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4.4 out of 5 stars
4.4 out of 5 stars

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on 19 March 2017
The last book actually coasts along and is a neat resolution to what's gone before and ultimately satisfying.

There are some bits that jibe, such as Gretel's confidence in a timeline she can't see, but all in all it's a good tale.

I can't help thinking that 3 books was pushing it and the tale would have worked better in 2 but at least things picked up in the end.
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on 3 August 2014
A magnificent book, superlative, imaginative and fascinating.
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This is the third in a "tripytch" of books, after Bitter Seeds and The Coldest War. It's appropriately called a "triptych" not a "trilogy" - a triptych is a picture in three parts, while a trilogy is just three successive books. If you've read to the end of the second book, you might have started to guess why and I will be discussing this in a moment, so if you want to avoid spoilers for the first two books, go away and do something else now (ideally, read those first two books).

If you're still with me, "Necessary Evil" follows Raybould Marsh back from the 1963 of "Coldest war" back to the dark days of 1940. Marsh is a British secret agent and part of the unconventional "Milkweed" organisation, whose job is to conjure up demons to fight the Queen's enemies. But Milkweed has been played, and in '63 the demons break loose to eat the world. Marsh takes a desperate course of action, returning to the Second World War to prevent that. Marsh has also been played by Gretel, one of a secret cadre of German super-soldiers. Gretel can see the future - or rather possible futures - and is trying to engineer one in which the demons fail - and in which she can claim Marsh for her own. As part of this, she murdered his baby daughter (in 1940) by directing a bombing raid at the village to which she was evacuated. that's part of Marsh's motivation for returning to 1940 - not only to save the world, but to save his daughter (and to avoid the subsequent failure of his marriage).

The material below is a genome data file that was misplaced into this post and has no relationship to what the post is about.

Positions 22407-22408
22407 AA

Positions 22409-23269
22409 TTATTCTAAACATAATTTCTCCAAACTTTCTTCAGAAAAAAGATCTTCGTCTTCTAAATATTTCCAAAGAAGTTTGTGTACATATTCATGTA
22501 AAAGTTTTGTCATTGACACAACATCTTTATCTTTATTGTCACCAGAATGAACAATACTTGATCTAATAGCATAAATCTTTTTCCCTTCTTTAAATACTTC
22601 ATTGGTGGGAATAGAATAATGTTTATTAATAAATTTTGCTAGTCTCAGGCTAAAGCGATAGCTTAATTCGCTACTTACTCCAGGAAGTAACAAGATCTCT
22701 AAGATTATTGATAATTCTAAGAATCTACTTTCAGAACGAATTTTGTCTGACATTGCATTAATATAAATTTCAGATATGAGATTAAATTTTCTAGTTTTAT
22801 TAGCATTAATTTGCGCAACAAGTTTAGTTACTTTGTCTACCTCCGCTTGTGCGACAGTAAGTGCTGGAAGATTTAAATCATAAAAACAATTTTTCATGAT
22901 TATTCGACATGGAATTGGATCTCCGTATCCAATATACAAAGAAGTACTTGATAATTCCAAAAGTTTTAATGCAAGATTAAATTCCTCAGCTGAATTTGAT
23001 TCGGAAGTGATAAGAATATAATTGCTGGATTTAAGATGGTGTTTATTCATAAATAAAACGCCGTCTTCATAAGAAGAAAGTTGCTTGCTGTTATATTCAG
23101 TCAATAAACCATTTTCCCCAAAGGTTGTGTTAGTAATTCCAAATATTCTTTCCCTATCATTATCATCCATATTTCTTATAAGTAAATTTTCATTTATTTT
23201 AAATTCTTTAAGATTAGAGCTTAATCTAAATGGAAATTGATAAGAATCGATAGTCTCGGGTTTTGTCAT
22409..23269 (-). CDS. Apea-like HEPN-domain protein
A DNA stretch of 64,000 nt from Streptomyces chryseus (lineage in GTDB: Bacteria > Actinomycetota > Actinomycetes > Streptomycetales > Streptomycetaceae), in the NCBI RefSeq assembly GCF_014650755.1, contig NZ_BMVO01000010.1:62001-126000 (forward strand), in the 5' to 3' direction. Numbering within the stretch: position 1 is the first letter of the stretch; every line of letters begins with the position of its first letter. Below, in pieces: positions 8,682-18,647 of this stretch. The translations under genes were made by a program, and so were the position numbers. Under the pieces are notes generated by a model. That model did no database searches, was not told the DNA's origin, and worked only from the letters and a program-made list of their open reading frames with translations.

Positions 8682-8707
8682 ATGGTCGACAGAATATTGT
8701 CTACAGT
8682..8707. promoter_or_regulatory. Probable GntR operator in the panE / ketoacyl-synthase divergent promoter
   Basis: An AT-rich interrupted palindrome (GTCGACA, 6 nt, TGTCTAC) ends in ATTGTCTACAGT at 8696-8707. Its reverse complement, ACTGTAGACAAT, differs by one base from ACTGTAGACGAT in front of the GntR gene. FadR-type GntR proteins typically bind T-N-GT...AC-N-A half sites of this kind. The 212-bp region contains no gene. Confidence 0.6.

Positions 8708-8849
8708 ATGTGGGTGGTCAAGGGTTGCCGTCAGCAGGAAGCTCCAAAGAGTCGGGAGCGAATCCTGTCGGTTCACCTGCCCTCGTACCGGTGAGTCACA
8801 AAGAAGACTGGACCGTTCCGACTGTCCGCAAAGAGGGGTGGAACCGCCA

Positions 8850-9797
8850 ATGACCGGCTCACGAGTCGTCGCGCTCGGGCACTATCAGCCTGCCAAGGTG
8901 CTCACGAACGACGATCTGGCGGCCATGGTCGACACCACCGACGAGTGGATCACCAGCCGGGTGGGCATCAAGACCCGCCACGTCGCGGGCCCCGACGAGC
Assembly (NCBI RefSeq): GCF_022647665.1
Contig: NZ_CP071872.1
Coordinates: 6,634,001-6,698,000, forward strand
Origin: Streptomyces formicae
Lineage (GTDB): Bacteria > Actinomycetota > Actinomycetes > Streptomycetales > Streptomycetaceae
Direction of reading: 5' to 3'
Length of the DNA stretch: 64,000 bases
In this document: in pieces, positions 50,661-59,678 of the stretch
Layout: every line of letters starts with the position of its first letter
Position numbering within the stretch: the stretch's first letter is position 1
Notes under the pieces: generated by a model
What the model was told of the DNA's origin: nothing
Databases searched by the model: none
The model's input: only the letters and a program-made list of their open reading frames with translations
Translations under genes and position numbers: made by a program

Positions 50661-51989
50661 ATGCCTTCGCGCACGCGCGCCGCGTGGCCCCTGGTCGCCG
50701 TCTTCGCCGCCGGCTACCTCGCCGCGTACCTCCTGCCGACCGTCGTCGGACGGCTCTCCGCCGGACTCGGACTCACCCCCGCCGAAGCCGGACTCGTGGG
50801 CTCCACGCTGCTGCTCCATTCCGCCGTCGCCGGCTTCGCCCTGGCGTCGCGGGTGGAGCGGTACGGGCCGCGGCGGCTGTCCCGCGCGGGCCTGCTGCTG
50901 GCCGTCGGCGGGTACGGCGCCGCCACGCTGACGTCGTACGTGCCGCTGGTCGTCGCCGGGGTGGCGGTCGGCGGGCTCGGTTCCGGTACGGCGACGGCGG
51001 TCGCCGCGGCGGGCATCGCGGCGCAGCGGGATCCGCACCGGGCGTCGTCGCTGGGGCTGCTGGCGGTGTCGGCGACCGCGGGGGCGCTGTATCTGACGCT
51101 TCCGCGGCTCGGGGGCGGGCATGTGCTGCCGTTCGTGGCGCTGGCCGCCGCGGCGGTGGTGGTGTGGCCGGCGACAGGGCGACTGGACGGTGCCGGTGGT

Confused? If not, remember that not only is "old" March now in 1940, but so is the "original" Marsh. And so is the younger Gretel, who can, of course, see forward to the future timeline in which she send Marsh back...

It's a mark of Tregillis's technical skill that he holds these threads and alternate characters together, resolving the story credibly and tying up these loose ends with aplomb. I was also impressed by his characters: they are very human, real people who almost walk off the page - Tregillis sketches their motivations and characters convincingly, and makes them all sympathetic, even horrible Gretel. This isn't run-of-the-mill SF, it is a book very much driven by those real characters, who are not simply there to have the plot happen to them.

The setting was also well described and realised, although slightly less convincing in two respects. First, a few Americanisms slipped through which I think an editor or advance reader could have caught. Secondly, I found the mechanics, especially in the second half of the book, a little unlikely - could you really put on a Naval uniform and wander into the Admiralty in 1940? Was travel as easy as the plot requires? Perhaps, though, it's a bit off to complain about details like that in a book where demons are summed and surgically enhanced soldiers can turn invisible, walk through walls or wield fire as a weapon!

This is a fitting, even triumphant, ending to the "triptych". We have another history of the events told earlier, filling in missing details and completing the picture. So clever is it, it might almost be one of those Steven Moffat "wibbly-wobbly, timey-wimey" Doctor Who adventures.
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on 4 May 2013